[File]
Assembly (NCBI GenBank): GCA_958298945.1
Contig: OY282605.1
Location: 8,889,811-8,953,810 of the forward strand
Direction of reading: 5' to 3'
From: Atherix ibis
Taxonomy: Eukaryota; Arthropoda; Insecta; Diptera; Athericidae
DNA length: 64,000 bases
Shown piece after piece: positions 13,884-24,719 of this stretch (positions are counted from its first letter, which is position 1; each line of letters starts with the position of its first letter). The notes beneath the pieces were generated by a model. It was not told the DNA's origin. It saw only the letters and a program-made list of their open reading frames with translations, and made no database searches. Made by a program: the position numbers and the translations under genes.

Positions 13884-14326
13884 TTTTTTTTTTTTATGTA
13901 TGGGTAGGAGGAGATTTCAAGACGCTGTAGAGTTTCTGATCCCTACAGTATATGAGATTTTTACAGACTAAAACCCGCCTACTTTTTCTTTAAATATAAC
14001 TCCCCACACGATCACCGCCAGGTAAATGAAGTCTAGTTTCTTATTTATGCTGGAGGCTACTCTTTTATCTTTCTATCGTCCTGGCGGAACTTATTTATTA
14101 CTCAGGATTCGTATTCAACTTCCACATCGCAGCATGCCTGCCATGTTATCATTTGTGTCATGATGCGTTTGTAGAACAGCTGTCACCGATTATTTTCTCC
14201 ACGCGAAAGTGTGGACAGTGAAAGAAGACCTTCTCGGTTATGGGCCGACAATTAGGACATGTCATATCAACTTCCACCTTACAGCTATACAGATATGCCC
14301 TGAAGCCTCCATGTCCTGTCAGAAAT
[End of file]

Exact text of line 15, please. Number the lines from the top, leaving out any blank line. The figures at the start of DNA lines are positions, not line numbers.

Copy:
14301 TGAAGCCTCCATGTCCTGTCAGAAAT